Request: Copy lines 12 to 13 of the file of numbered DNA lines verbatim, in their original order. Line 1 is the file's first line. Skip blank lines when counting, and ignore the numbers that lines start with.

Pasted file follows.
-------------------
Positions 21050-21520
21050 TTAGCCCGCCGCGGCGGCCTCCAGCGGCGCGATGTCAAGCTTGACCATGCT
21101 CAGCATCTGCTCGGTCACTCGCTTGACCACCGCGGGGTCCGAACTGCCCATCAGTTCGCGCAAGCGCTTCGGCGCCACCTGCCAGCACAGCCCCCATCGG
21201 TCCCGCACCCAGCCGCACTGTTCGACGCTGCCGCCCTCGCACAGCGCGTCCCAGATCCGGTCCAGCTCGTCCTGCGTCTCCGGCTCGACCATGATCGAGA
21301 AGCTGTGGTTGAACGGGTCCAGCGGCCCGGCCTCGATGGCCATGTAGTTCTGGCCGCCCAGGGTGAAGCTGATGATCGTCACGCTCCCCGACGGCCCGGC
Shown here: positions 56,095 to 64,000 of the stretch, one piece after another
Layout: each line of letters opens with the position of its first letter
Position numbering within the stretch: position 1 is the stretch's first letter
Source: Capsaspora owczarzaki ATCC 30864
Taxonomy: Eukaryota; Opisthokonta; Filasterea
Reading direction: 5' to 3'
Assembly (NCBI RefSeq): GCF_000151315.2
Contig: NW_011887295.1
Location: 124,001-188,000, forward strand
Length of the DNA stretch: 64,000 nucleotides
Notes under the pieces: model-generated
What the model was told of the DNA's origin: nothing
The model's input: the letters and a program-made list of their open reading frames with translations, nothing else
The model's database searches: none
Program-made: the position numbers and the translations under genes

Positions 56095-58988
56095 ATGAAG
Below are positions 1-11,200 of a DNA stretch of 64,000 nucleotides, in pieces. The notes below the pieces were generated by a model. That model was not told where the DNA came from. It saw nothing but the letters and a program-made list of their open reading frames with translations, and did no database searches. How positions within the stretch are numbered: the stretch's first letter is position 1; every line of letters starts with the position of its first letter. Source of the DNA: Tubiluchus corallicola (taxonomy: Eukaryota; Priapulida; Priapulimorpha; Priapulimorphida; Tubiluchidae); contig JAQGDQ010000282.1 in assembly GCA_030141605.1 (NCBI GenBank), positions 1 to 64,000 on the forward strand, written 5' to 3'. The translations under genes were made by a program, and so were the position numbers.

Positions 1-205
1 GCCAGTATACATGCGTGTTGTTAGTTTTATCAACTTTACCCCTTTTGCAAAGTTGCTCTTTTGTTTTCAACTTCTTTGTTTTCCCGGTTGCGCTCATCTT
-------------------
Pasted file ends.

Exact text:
Assembly (NCBI RefSeq): GCF_000151315.2
Contig: NW_011887295.1